I was 7 years old, in front of that big hymnal-holding Baptist congregation, when my father dunked me under the water in the name of the Father, the Son and the Holy Spirit. Dripping and shivering, I felt good. I remember how I stood a bit taller from my wet hair after church ended.
I honestly can’t speak much on the theology that was taught in the Baptist church of my childhood. I was not exactly a fully present parishioner in my roughly two decades there. I learned that I was a sinner and that Jesus loved me—and in hindsight, that’s not a bad foundation to be given—but I didn’t have ears for much more.
After leaving that church, I made my own way, and it might be said that I made my own faith, too. As a freshman in college, I actually wrote my own version of the Ten Commandments. Nineteen years old and faux-pensively modifying the Word of God. I guess I had to if I were to find a place for myself inside it. I had already left church for that very reason. I saw no place within its walls for someone like me.
But the seed had been planted at 7 years old, so when I finally broke, I knew just where to go, and I crawled my way back to church. But this time, my church home looked a little different. It looked like loud worship music, impassioned conferences and charismatic gifts.
Healing and God’s Will
Just as with the Baptist church, I was nurtured there. For many years, I was fed and nourished by the Body there, and I am so thankful.
But there were things, here and there, that never sat quite right. The emphasis on “believing for full healing,” whether physical, mental or emotional, at times felt incredibly inspiring and at times unnerving. When I prayed for a broken leg to be healed and the crutches were not immediately tossed aside, it was clearly a lack of faith either from the wounded or myself. Or perhaps Jesus wanted us to “ask and keep asking,” to see how badly we really desired it.
I have no recollection of ever being seriously taught the possibility that perhaps Jesus was working in the suffering. In the missions training school, we watched a video of a televangelist emphatically teaching that healing is always the will of God. To be fair, I hadn’t heard any leader in my own church put words to the sentiment quite so authoritatively, but it certainly seemed to give voice to what everyone around me hoped was true.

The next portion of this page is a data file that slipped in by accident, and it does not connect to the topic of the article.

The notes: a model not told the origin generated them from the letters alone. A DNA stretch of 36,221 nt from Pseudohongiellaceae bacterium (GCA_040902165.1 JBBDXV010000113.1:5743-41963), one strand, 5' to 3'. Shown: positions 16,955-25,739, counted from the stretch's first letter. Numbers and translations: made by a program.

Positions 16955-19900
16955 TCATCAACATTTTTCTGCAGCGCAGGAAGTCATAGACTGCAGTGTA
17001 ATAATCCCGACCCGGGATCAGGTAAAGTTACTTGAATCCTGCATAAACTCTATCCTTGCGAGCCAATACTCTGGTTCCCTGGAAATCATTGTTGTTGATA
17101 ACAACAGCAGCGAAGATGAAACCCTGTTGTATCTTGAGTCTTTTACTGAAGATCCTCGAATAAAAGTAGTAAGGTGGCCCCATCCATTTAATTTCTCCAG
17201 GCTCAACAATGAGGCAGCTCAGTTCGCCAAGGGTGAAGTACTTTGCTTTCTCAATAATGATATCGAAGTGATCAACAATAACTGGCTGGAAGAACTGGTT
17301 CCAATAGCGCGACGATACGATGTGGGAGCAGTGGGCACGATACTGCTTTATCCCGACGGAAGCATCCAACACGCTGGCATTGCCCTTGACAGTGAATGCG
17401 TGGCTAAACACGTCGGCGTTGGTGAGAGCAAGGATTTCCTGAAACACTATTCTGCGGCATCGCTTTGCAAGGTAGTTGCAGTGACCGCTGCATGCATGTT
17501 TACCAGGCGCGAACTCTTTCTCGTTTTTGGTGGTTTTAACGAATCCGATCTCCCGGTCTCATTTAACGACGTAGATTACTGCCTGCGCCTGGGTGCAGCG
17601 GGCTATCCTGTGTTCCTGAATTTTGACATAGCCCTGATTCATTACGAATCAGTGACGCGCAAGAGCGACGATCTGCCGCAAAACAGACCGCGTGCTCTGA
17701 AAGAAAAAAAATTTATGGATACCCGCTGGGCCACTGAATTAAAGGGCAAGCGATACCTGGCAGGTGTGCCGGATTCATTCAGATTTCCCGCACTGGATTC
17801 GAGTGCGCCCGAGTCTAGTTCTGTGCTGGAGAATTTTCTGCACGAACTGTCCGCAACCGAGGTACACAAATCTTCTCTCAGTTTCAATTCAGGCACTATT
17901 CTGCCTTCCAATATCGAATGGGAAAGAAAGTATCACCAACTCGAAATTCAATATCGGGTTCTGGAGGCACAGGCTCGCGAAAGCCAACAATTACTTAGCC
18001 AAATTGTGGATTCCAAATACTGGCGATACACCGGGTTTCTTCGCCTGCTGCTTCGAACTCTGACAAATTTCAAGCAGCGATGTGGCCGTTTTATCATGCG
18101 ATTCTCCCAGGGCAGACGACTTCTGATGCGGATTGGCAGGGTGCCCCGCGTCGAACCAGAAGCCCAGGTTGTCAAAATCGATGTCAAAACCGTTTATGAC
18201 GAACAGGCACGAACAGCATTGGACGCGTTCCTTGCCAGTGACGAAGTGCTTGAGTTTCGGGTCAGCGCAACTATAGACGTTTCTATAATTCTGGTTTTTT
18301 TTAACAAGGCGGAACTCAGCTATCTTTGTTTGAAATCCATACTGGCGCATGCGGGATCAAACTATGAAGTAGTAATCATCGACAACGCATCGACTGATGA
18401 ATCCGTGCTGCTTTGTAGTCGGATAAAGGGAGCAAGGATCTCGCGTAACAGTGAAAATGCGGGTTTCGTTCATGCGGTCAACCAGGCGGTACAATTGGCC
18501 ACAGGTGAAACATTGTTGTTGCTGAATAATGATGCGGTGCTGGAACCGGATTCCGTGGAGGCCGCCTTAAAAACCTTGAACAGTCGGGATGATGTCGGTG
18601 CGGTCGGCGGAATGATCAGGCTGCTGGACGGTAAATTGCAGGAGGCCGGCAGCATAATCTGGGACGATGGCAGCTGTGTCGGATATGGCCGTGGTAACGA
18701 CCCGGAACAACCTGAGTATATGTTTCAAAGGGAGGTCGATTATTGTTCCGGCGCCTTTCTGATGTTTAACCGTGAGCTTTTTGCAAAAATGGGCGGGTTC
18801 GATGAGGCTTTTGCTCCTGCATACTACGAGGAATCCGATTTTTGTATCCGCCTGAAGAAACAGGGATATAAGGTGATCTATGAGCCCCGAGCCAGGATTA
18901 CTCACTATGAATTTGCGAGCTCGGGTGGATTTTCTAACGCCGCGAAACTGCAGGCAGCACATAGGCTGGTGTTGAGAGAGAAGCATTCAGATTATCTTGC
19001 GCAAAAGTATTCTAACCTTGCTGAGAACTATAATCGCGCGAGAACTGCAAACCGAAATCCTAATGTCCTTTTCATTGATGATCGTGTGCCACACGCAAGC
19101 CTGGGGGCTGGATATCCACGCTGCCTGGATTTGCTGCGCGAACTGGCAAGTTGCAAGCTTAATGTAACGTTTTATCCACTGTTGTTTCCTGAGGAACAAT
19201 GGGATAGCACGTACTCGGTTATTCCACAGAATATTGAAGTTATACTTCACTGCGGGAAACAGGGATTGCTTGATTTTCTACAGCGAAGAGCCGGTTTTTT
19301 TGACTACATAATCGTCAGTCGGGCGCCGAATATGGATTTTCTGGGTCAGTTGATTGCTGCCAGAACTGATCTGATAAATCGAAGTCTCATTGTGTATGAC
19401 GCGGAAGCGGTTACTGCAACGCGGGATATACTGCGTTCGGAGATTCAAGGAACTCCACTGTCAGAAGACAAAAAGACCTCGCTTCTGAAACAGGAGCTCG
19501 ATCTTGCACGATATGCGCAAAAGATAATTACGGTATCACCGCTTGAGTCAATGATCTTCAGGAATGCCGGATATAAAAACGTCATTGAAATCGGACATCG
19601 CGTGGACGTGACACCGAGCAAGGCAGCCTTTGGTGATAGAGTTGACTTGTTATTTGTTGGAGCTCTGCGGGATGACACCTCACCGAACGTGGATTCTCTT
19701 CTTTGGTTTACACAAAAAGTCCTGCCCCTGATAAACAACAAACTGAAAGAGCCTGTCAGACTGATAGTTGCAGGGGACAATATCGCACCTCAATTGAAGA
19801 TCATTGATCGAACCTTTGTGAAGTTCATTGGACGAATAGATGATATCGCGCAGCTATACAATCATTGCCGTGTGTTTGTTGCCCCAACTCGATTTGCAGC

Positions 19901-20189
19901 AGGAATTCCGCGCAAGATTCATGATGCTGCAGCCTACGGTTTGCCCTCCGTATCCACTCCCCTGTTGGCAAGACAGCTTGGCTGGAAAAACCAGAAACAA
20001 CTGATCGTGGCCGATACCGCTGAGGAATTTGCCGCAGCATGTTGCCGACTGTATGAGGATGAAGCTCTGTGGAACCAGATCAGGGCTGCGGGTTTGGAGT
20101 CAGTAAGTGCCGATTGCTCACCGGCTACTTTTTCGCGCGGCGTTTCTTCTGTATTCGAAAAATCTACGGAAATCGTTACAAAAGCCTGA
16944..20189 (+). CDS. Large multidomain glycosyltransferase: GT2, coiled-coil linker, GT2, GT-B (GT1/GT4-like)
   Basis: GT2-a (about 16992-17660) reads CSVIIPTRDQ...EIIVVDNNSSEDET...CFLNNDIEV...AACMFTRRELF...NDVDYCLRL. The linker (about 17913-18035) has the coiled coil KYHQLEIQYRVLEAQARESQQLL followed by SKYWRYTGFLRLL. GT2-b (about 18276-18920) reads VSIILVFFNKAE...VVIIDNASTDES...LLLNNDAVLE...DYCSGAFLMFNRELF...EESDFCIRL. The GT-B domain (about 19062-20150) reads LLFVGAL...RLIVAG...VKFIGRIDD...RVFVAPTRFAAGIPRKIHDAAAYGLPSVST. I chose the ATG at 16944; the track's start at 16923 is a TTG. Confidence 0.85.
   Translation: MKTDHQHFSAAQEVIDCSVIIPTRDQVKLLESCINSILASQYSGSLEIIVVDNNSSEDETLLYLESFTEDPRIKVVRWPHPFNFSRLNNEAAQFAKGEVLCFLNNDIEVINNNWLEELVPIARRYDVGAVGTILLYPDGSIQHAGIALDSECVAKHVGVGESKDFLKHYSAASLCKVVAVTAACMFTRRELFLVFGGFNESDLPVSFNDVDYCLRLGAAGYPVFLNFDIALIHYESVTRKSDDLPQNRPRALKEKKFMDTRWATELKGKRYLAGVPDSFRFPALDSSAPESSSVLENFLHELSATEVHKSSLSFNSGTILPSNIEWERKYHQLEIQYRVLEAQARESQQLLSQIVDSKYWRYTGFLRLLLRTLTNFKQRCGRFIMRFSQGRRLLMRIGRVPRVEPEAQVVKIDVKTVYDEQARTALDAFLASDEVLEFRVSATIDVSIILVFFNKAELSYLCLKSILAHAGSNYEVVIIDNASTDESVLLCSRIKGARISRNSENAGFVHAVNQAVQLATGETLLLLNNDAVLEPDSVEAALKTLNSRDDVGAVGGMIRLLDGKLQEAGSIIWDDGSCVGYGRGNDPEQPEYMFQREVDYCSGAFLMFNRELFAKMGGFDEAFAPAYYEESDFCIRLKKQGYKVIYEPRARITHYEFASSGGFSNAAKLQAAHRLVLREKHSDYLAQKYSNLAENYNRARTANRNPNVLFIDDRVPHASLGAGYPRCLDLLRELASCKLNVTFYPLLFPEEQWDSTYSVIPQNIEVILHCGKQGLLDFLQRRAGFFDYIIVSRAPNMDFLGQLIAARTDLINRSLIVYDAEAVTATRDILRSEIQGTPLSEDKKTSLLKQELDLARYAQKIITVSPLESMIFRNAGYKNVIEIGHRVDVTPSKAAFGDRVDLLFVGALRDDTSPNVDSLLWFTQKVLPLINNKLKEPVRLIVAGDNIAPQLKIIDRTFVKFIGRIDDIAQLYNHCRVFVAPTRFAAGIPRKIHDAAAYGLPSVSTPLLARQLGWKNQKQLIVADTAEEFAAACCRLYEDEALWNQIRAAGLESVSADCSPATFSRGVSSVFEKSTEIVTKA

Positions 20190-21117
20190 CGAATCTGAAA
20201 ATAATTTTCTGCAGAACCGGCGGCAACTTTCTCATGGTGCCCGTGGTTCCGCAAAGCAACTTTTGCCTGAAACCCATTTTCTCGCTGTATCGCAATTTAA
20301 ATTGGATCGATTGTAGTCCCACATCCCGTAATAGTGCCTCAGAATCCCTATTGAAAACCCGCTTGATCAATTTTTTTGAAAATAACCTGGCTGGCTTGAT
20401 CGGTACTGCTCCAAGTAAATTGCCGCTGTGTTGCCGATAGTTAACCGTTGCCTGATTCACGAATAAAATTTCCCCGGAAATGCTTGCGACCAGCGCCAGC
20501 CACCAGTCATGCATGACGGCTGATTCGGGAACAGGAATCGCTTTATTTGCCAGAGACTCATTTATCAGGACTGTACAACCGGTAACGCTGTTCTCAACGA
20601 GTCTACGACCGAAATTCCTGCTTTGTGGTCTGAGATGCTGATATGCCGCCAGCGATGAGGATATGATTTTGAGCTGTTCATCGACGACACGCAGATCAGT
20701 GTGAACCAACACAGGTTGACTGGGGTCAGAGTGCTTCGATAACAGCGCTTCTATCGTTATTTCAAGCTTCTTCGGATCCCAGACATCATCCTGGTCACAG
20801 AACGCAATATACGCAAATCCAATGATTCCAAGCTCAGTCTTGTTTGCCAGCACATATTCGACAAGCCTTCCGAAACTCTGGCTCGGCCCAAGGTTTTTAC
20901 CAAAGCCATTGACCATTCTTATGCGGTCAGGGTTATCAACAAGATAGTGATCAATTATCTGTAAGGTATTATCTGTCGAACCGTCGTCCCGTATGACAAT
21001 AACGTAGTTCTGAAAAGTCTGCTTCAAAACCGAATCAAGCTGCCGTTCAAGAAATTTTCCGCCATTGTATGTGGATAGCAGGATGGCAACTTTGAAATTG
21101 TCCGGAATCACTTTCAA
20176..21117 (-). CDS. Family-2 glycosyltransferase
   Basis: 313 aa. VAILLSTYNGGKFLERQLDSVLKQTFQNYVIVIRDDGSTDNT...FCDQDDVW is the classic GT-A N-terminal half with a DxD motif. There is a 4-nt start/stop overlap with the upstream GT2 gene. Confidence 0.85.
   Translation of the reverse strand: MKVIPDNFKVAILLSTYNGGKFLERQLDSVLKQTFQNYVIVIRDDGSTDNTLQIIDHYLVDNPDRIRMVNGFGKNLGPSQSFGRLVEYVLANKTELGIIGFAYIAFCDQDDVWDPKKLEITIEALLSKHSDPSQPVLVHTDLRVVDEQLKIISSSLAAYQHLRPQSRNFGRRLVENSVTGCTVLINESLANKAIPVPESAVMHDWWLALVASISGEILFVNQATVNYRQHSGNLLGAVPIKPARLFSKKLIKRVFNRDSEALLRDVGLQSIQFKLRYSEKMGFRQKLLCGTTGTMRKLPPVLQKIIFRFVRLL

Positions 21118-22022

If there were ongoing areas of struggle (impure thoughts, eating disorders, anxiety, depression, the list goes on) that my friends or myself were facing, the attitude was the same. “Press in” until you are “fully set free.” If you don’t, well then you’re giving the devil a foothold in your life. You must keep “contending.” Yes, it is exhausting and may breed self-loathing, but the only alternative is to lose spiritual ground. Just as with physical healing, I don’t have memory of being taught that any good may come from having a thorn in one’s side.
For me, it was a debilitating burden to live under. It was quite literally the weight of the world on my shoulders. There was always more I could be doing to be a better conduit of the miraculous power of God on the earth. The suffering of the world became a source of guilt for me: I didn’t have enough of the Spirit’s power to completely set people free. And I should.
I lived under that burden for far too long. But then, quite unexpectedly, Jesus saved me again.
The Reality of Suffering
My husband and I adopted an 11-month-old boy with a traumatic past. We assumed love would be enough, that the power of God would come, that he would be healed of it all in time.
Instead, he suffered. In fact, he seemed to suffer more and more as the years went by. There is a psychological reality known as secondary trauma, and so my husband and I suffered, too. We prayed and believed in all the ways we knew how, but nothing brought about change or comfort. God, it seemed, was silent. Could we trust a God who wouldn’t heal, at least not in the way we expected Him to?
In our search for answers, we were drawn to broken people like us, to authors and writings that spoke of this human condition. We devoured the works of Jean Vanier, of Henri Nouwen. We moved like magnets toward anything that was willing to explore the mystery of a good God in existence with human suffering.
We found there were indeed centuries of theology formed around the topic. The richness astounded us. The idea that our sufferings could be the greatest blessings of our lives, could be that which actually unites us most to Christ, was life-altering.
We began to taste the implications of Jesus becoming human, of Him binding Himself to us and to our poverty. We experienced greater love for mankind than we had ever known, more compassion than we could ever muster up in the past. We let ourselves be ripped open, and we made the choice to sit still. We made room for mystery in our theology, and in doing so, we have found the world to be a much more beautiful place.
I once doubted a God who wouldn’t set a little boy free. Now I recognize that He used that suffering to transform the boy’s parents into the ones he needed: ones who, rather than will away his messy places, could sit down to link arms with him and say “me too.”
We continue to suffer, to varying degrees, my husband and me and our son and you and your brother and grandpa. Whether we want to believe it or not, human suffering is inescapable. But we get to choose whether we become consumed with seeing it pass, or whether we are willing to open up and let it change us.
I once was told there is no value in suffering, yet I see Christ on the cross and I see a God who suffered. Not so that I wouldn’t have to, but so that He could sit down and link arms with me when I do.
Shannon continues to be surprised that Jesus won't quit saving her. She writes about the heart of God, human suffering, and the radical implications of loving your neighbor at We, A Great Parade.